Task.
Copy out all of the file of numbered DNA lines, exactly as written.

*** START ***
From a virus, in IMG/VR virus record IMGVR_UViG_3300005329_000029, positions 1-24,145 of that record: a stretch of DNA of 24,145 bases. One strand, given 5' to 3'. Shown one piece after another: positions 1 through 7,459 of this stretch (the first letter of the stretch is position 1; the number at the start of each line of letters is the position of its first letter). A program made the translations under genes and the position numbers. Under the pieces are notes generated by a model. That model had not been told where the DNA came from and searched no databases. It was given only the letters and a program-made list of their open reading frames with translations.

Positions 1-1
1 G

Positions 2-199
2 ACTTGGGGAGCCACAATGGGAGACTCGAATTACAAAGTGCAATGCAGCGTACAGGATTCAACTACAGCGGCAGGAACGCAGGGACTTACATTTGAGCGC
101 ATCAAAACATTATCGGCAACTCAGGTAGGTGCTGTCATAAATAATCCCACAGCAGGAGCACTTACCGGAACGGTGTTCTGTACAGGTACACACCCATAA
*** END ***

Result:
From a virus, in IMG/VR virus record IMGVR_UViG_3300005329_000029, positions 1-24,145 of that record: a stretch of DNA of 24,145 bases. One strand, given 5' to 3'. Shown one piece after another: positions 1 through 7,459 of this stretch (the first letter of the stretch is position 1; the number at the start of each line of letters is the position of its first letter). A program made the translations under genes and the position numbers. Under the pieces are notes generated by a model. That model had not been told where the DNA came from and searched no databases. It was given only the letters and a program-made list of their open reading frames with translations.

Positions 1-1
1 G

Positions 2-199
2 ACTTGGGGAGCCACAATGGGAGACTCGAATTACAAAGTGCAATGCAGCGTACAGGATTCAACTACAGCGGCAGGAACGCAGGGACTTACATTTGAGCGC
101 ATCAAAACATTATCGGCAACTCAGGTAGGTGCTGTCATAAATAATCCCACAGCAGGAGCACTTACCGGAACGGTGTTCTGTACAGGTACACACCCATAA